We finished a difficult 1000-piece jigsaw puzzle yesterday. We usually have one under way all the time now, but that will slack off soon as we're in the garden and on the go more.

I finished RAGGED LAKE by Ron Corbett and liked it pretty well. It's his first novel and first in a series, the second of which will be out late this year. The cop is an interesting character. I also read THE CAVES OF FEAR by John Blaine, which was fun, and CHANUR'S PRIDE, a science fiction novel by C. J. Cherryh. Haven't watched any TV or video except the PBS Newshour and the PBS Great American Read. Naturally I disagree with many of the selections.

I hope you have great holiday. I so much appreciate your blog, and all the work you put into it every day. Thank you so much!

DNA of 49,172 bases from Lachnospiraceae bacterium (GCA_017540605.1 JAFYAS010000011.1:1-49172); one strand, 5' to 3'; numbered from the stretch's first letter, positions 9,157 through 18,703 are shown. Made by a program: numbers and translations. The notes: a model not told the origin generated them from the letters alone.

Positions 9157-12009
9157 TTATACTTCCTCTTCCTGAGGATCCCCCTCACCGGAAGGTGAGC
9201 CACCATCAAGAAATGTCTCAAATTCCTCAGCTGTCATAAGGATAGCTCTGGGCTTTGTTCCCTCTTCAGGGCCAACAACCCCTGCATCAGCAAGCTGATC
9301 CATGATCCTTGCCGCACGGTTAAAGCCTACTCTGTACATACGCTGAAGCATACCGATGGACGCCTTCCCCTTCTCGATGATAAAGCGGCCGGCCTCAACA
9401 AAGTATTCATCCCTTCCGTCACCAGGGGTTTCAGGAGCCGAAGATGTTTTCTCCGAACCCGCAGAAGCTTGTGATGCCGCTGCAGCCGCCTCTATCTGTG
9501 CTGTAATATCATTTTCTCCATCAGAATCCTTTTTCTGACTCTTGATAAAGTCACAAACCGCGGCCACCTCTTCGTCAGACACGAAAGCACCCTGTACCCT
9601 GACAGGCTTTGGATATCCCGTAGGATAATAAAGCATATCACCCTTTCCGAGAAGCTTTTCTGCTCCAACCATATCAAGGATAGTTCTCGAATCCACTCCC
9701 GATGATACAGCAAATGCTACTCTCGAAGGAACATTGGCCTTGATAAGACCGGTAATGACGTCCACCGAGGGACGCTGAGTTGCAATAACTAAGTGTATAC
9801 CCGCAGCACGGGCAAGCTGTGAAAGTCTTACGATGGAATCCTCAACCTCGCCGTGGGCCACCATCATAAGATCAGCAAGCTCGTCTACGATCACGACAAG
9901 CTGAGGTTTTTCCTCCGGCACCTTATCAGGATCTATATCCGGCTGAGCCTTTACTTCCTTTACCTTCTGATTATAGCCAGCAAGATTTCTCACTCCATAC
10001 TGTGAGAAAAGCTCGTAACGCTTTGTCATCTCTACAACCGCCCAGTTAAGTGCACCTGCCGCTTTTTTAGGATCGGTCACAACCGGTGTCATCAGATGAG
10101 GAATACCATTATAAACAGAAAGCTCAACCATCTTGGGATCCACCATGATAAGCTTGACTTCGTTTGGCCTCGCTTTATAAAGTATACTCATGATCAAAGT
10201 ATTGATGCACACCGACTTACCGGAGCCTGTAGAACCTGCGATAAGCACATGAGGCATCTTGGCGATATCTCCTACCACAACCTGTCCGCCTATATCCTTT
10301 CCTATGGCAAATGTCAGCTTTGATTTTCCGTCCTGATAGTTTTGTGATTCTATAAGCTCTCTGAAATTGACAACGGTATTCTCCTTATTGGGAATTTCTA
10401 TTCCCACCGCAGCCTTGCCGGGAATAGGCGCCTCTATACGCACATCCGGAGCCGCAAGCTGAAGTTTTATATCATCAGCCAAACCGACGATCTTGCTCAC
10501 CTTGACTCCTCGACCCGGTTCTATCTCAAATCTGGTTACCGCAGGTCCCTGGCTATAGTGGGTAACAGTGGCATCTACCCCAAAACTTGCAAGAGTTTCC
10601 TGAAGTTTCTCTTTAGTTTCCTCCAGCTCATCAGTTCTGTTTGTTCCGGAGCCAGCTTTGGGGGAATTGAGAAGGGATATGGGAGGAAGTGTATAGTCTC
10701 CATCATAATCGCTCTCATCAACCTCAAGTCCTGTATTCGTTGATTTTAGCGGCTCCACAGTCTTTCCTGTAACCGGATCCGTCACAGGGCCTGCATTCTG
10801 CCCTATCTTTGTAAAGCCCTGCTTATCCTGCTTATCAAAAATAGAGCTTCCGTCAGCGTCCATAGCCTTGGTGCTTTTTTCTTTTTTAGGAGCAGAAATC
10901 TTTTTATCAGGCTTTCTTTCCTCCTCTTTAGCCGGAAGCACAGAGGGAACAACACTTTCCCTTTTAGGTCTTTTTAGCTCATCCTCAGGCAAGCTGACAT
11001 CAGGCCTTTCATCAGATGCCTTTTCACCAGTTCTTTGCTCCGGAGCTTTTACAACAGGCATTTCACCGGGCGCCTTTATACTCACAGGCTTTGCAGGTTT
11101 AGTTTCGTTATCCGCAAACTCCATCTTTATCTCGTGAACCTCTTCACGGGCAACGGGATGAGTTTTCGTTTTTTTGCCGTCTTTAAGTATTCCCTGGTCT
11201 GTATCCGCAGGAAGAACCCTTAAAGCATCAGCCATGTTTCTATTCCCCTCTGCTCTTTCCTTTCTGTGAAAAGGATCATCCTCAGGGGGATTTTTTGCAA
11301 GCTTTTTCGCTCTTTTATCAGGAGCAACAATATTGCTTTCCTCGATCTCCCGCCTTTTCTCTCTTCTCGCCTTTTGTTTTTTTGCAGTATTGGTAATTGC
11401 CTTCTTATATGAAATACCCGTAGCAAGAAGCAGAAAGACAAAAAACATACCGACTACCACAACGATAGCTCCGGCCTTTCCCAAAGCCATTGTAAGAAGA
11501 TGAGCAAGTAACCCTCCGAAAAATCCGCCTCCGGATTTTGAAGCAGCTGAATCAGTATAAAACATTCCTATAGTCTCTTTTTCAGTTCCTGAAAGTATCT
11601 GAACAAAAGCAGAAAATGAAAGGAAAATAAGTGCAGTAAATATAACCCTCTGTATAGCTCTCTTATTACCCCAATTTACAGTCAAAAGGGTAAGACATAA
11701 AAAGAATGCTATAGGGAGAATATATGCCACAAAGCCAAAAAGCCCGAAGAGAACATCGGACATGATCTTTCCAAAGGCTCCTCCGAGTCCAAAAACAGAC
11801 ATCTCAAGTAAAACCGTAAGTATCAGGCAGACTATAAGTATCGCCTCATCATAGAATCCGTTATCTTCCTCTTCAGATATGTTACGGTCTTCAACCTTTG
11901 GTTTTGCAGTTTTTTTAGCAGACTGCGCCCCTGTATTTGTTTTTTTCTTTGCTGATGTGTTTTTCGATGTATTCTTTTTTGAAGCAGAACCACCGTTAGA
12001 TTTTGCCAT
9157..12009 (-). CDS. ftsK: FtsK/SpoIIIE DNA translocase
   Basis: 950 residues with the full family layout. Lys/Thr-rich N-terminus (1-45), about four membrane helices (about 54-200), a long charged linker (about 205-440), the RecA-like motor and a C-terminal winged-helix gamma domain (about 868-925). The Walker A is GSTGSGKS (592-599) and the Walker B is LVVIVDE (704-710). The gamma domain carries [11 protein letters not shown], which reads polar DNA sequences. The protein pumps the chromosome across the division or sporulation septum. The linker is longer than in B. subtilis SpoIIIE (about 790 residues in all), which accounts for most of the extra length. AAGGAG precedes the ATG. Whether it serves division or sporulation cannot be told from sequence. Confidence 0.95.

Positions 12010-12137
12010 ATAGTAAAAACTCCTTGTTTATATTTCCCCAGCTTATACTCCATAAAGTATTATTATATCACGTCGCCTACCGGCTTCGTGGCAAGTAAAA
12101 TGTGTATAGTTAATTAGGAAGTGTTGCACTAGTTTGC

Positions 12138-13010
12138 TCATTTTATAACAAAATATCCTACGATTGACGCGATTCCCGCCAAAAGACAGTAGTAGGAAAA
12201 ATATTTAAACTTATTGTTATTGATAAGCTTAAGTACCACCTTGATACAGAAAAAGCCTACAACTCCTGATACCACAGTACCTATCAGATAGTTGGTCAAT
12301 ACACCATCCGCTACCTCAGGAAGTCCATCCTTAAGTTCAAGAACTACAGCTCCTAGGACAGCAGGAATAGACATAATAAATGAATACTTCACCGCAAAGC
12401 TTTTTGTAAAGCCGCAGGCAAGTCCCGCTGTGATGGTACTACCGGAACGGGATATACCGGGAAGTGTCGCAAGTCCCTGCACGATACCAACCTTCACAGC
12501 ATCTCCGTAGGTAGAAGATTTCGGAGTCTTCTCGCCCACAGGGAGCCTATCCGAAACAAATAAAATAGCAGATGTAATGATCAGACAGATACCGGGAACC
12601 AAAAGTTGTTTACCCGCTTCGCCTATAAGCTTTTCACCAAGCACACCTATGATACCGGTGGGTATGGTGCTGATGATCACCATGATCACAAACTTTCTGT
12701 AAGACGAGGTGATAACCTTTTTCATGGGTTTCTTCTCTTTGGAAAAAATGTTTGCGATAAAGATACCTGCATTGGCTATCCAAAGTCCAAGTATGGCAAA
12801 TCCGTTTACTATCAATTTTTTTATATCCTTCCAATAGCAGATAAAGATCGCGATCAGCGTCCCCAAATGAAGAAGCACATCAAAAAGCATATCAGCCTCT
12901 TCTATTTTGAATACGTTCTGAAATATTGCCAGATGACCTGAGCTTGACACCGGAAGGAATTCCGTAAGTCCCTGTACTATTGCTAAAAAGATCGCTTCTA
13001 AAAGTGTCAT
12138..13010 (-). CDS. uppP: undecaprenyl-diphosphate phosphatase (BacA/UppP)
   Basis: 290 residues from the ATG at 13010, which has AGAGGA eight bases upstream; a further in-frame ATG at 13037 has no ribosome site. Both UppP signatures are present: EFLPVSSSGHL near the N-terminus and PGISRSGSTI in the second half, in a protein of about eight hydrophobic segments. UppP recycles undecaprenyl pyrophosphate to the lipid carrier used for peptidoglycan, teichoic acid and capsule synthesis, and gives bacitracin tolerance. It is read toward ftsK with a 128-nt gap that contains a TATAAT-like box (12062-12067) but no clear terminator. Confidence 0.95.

Rick said...

Yes, Rick Robinson, THE CAVES OF FEAR is one of the most fun of the YA Rick Brant Electronic Adventures from the 1950s-1960s. THE WHISPERING BOX MYSTERY is probably my favorite...
(Rick Libott)

George said...

Patti, I just got around to reading the NY TIMES article (May 25) on Philip Roth's best book. Megan weighed in by choosing AMERICAN PASTORAL. Now I want to go back and reread it!

pattinase (abbott) said...

The majority seemed to pick that one, George. I would choose it too although Goodbye Columbus reminds me of being young.
LONESOME DOVE is everyone's favorite book.
I hope I get to visit Portland sometime.
Yes, chemo is the pits, Jerry. Phil can't shake the fatigue and nausea no matter what they prescribe.
Heard Sedaris on the radio and it reminded me how much I enjoy his writing.

Rick Robinson said...